Does Obama Really Play the Foreign-Policy Long Game?

Image: President Barack Obama listens during a meeting in the Roosevelt Room of the White House, Jan. 6, 2010.​ Flickr/The White House

Derek Chollet reflects on the last eight years.

It is unfortunate for Derek Chollet that the infamous David Samuels interview with Deputy National Security Advisor Ben Rhodes has rapidly emerged as the definitive summary of the foreign-policy approach of the Obama administration, with, as Peter Apps of Reuters noted, its focus on the insularity and inexperience of the president’s inner circle, as well as its supposed reliance on spin substituting for policy achievement. It is to be hoped that with the release of his magisterial recapitulation of Barack Obama’s approach to U.S. national security and America’s place in the global order—The Long Game: How Obama Defied Washington and Redefined America’s Role in the World—Chollet, who helped to formulate and execute the foreign-affairs policies of the United States, will be able to shift the conversation back towards the actual record of events.

As outside observers of the administration’s efforts from our perch in the National Security Affairs department of the Naval War College, we note that Nikolas Gvosdev’s assessment of the Obama approach as one of “strategic patience” is confirmed by an insider—one who served as principal deputy director of the Policy Planning Staff at the State Department, as the senior director on the National Security Council for strategic planning, and as assistant secretary of defense for international security affairs. Chollet terms the Obama approach as the “long game”—an effort to renew and sustain American power in the world for the foreseeable future, rather than have it be frittered away chasing ephemeral and, in many cases, unrealizable short-term objectives.

The “long game” is based on eight pillars: balance (not overprioritizing any one region or any one instrument of national power); precision; sustainability; restraint; patience (all four of which emphasize achieving acceptable, discrete outcomes rather than holding out for maximalist objectives); fallibility (understanding that the United States is neither omniscient nor omnipotent); skepticism (a willingness not to be tied to old orthodoxies); and exceptionalism—that the United States, alone among the great powers, has the will, capability and vision to support a global order that enhances the security, freedom and prosperity not only of Americans but of the entire world. It is based on an assessment that the United States is more likely to make progress via incremental change—and that some problems cannot be solved, only contained and mitigated. In addition, the “long game” is characterized by a focus on end states, not on the day-to-day vicissitudes of the twenty-four-hour media cycle, and by a flexibility to try different approaches and even to take gambles in an effort to reach these desired outcomes.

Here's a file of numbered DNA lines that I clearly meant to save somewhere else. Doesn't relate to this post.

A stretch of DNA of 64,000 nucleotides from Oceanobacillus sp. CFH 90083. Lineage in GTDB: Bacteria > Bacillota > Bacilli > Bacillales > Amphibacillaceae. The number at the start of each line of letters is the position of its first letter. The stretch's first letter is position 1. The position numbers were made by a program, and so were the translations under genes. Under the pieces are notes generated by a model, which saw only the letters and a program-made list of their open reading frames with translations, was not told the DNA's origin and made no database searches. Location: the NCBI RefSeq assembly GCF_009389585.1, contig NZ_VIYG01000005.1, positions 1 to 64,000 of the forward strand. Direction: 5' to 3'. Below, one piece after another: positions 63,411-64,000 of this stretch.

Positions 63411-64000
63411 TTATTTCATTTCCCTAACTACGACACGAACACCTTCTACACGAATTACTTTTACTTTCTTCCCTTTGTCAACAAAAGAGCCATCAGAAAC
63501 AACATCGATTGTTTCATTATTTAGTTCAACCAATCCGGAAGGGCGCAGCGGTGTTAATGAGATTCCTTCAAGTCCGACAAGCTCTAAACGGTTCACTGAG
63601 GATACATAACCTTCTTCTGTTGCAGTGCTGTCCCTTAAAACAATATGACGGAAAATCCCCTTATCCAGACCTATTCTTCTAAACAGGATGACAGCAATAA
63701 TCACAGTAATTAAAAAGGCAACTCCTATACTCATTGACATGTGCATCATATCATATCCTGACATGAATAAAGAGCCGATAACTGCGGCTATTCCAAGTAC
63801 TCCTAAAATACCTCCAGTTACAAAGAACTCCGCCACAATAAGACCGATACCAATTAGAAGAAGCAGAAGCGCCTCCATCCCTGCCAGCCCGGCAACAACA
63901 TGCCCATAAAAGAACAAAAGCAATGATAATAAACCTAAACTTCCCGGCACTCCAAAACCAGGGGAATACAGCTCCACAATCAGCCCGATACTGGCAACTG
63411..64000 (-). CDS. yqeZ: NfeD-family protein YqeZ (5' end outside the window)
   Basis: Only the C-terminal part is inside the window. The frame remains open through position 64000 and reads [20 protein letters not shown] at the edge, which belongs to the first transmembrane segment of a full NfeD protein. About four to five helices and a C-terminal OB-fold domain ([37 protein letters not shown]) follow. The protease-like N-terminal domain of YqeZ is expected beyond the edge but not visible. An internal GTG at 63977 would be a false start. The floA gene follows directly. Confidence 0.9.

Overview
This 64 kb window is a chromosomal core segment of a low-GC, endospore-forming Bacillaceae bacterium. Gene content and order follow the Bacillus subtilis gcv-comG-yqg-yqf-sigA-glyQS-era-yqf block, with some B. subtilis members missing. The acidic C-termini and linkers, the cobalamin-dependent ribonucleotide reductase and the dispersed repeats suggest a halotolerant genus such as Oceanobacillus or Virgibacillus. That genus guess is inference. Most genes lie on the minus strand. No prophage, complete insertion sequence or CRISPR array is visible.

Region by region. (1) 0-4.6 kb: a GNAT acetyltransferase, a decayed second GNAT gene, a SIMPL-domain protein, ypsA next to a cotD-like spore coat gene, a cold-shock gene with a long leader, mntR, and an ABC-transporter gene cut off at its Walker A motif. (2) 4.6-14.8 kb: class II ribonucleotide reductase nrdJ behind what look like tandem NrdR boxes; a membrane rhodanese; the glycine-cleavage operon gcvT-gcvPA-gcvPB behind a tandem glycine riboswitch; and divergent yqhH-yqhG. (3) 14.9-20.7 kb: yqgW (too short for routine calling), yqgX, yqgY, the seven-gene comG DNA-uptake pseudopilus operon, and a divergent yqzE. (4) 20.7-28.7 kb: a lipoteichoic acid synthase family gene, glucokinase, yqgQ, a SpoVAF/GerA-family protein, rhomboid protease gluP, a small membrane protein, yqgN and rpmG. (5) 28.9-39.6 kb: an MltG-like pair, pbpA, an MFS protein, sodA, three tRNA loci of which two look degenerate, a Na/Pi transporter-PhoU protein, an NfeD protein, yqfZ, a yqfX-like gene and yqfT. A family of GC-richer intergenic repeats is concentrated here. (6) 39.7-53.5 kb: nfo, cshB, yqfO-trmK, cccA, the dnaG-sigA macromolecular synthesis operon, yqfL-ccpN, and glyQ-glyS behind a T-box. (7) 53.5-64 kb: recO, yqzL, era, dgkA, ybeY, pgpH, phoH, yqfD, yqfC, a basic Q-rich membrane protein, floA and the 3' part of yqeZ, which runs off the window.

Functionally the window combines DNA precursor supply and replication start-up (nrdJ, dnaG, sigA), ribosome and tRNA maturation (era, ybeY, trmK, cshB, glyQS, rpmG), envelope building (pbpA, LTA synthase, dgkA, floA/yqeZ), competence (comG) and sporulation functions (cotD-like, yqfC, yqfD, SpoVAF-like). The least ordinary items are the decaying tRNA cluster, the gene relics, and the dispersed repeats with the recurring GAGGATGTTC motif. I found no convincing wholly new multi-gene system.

Peggy Noonan once famously remarked that books by Washington insiders are either intended to validate the author’s place and position in the annals of the administration or to cast blame for mistakes on others. Chollet’s book breaks with that standard. There is a willingness to acknowledge the missteps and setbacks of the administration—that there could be a gap between speeches and actual policy outcomes, that a cautious long-game approach might miss opportunities, that the national security process did not seem to work as well as it was intended. There is a frank discussion of the events surrounding the “red line” over Syria and the decision to ultimately eschew force in favor of a Russian-brokered diplomatic solution to the question of the regime’s chemical weapons. Moreover, Chollet inserts a first-person perspective only when it strengthens the overall narrative of events. Ultimately, this is not a personal memoir of what Derek Chollet did during the Obama administration, or an effort to litigate his role in it, but rather to establish, define and defend the overall foreign policy legacy of the Obama administration.

Chollet realizes that he must do this amidst a U.S. foreign policy community that, for the most part, whether Republican or Democrat, does not want to really admit that the unipolar moment of the post–Cold War era is over, and that has also been skeptical of Obama's stewardship of national security affairs. The United States has less ability to compel others to accept its bidding, because other powers have risen or resurged, and because the United States has less to spend. Direct confrontation and an unwillingness to compromise may sound like projecting strength, but are less effective in actually achieving beneficial results. In contrast, a U.S. response that focuses on holding the line—whether in terms of Ukraine, the South China Sea or Iranian nuclear capabilities— rather than on forcing an immediate reversal creates conditions where negative short-term outcomes can be mitigated and the United States can wait to let the long-term unfavorable prospects of the Iranian theocracy, the Vladimir Putin regime or the Chinese Communist oligarchy play themselves out, without having to drain American power to artificially accelerate the process (or even risk inadvertently reversing it). This puts the administration at odds with much of the foreign-policy community, which identifies resolve and resoluteness with immediate action, usually with a strong military component, and sees strategic patience as a sign of weakness and indecision.